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With Penn’s Making History campaign having come to a close, some are turning their attention away from the fundraising drive and to a new question: what’s next?

The University announced at the start of spring break that the seven-year fundraising effort had finished with $4.3 billion — well over the $3.5 billion goal set at the outset of the campaign.

Sixteen of the 18 schools and centers at Penn also surpassed their individual campaign goals.

“This campaign was enormously successful, but fundraising doesn’t end here,” Vice President for Development and Alumni Relations John Zeller said. “As we move forward, we’re really looking to sustain the progress we saw throughout the campaign and grow it over time.”

Continuing to grow

While most emphasized that little will change with how the University fundraises now that Making History is over, some acknowledged that it may be difficult for Penn to sustain the annual donation levels it saw over the course of the campaign.

“You can certainly expect to see a leveling off of fundraising in the next few years, when the University doesn’t have the campaign to rest on,” said Graduate School of Education professor Joni Finney, who researches higher education finance. “That’s going to be something they need to take into account, especially when it comes to long-term budget planning.”

Before fundraising for the campaign began in 2005, some schools on campus raised less than a quarter of what they do today.

The Law School, for example, collected between $6-8 million annually before the campaign began. Now, it averages $15-25 million per year, said Penn Law Vice Dean for Development and Alumni Relations Elizabeth Brown.

Similarly, the School of Social Policy & Practice increased its seven-year average fundraising from $1.8 million per year from 1999-2005 to $4.1 million per year from 2006-12, SP2 Dean Richard Gelles said.

Penn’s last fundraising campaign ended in 1994, with the University collecting about $1.4 billion. Both Zeller and President Amy Gutmann emphasized that there are no plans to launch another campaign in the near future.

“I’m unaware of any dean who would want to revert to raising less money, so the assumption is that we’ll continue to work just as hard to increase those annual totals — with or without the campaign,” Brown said.

School of Engineering and Applied Science Dean Eduardo Glandt added that, although fundraising tends to increase near the end of a University-wide campaign like Making History, most donors aren’t necessarily motivated by Penn’s timeline.

“You have to go with the wishes of the donor and where the good ideas are,” he said.

Although two of the University’s centers — the Annenberg Center for the Performing Arts and the University of Pennsylvania Museum of Archaeology and Anthropology — fell slightly short of their respective goals, both emphasized that the campaign succeeded in building relationships with prominent donors who will continue to give in the future.

“We don’t have a natural alumni base or tuition dollars coming in, so our challenge just to engage folks here is great,” Director of Development for the Annenberg Center Jane Kamp said. “The campaign opened doors for us by engaging so many alumni with whom we hadn’t had relationships before.”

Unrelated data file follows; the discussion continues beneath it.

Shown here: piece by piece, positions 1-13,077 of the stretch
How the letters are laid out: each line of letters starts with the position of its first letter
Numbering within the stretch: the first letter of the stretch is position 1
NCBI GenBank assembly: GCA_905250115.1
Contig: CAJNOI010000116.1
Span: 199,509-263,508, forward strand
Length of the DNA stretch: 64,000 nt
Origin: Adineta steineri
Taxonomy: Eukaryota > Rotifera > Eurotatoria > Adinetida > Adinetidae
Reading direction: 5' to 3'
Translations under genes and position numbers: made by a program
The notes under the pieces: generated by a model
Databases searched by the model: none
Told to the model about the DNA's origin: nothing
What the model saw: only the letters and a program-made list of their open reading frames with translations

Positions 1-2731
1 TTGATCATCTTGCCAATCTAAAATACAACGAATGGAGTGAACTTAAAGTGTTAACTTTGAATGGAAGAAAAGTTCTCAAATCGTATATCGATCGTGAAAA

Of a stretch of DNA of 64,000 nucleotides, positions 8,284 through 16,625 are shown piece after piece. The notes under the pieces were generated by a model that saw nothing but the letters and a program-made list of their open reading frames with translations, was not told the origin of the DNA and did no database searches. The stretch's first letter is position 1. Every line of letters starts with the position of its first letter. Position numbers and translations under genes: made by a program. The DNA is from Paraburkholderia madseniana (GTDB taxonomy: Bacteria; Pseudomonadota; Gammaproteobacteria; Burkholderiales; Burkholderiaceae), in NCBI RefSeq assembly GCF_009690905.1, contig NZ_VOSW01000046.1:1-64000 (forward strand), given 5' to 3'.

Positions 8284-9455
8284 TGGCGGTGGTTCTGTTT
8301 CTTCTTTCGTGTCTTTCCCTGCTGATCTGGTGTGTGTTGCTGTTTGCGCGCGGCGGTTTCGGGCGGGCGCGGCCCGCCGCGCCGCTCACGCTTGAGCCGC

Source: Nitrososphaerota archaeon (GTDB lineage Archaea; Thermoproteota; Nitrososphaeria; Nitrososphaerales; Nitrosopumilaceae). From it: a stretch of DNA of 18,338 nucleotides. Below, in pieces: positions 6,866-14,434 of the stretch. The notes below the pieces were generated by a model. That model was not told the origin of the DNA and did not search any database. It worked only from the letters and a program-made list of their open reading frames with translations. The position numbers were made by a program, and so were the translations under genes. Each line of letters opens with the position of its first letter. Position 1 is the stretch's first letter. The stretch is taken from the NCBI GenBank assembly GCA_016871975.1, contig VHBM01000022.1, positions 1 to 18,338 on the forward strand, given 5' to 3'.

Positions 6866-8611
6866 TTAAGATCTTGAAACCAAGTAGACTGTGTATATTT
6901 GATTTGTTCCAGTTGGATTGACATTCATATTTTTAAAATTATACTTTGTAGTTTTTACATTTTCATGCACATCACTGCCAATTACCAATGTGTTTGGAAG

The Annenberg Center raised $8.1 million of the $9.8 million it had set out to collect during the campaign, which ended in December 2012. Kamp said that fundraising has remained stable so far in 2013.

“I think that a campaign adds a fantastic momentum for all of the schools and centers to operate within,” Director of Development for the Penn Museum Amanda Mitchell-Boyask added. “But the fact that we don’t have a campaign anymore doesn’t mean that our goal is going to change at all.”

An uncertain future

With federal budget cuts looming over some of Penn’s schools, some believe that donor support — perhaps now more than ever — is going to be critical for the University moving forward.

Meleis called the government’s failure to reach a deal on the upcoming sequestration cuts a “disaster.” She said that sequestration may ultimately lead to a 5-percent cut across the board for the Nursing School’s research and practice budget.

Sequestration could also lead to the University as a whole losing about $40 million in research funding from the National Institutes of Health — which finances much of Penn’s research.

“Philanthropy is certainly going to help temper some of these cuts, but it’s not a reasonable expectation to say that it’ll totally alleviate them,” Zeller said. “There’s no way you can replace that amount of money.”

In the face of these cuts, Glandt said it will become increasingly important for Penn to use its fundraising resources to come up with annual budgets that are more “sustainable.”

In particular, he credited Making History with moving more endowment money into financial aid than ever before, calling it a “real success story” of the campaign.

When the campaign began, Penn Executive Vice President Craig Carnaroli said, about 10 percent of financial aid at the University came from endowment resources. Seven years later, that number has doubled to more than 20 percent.

Having more financial aid resources coming directly out of funds that are invested in the endowment gives Penn more flexibility in other areas of the budget, Carnaroli explained.

“As much as possible, we prefer as deans to get endowments for scholarships for our students,” Meleis added. “I always tell our alumni that, if they want their impact to be felt long term, they should consider putting up support for an endowment … Like this campaign, that’s how our impact is going to be felt years from now.”

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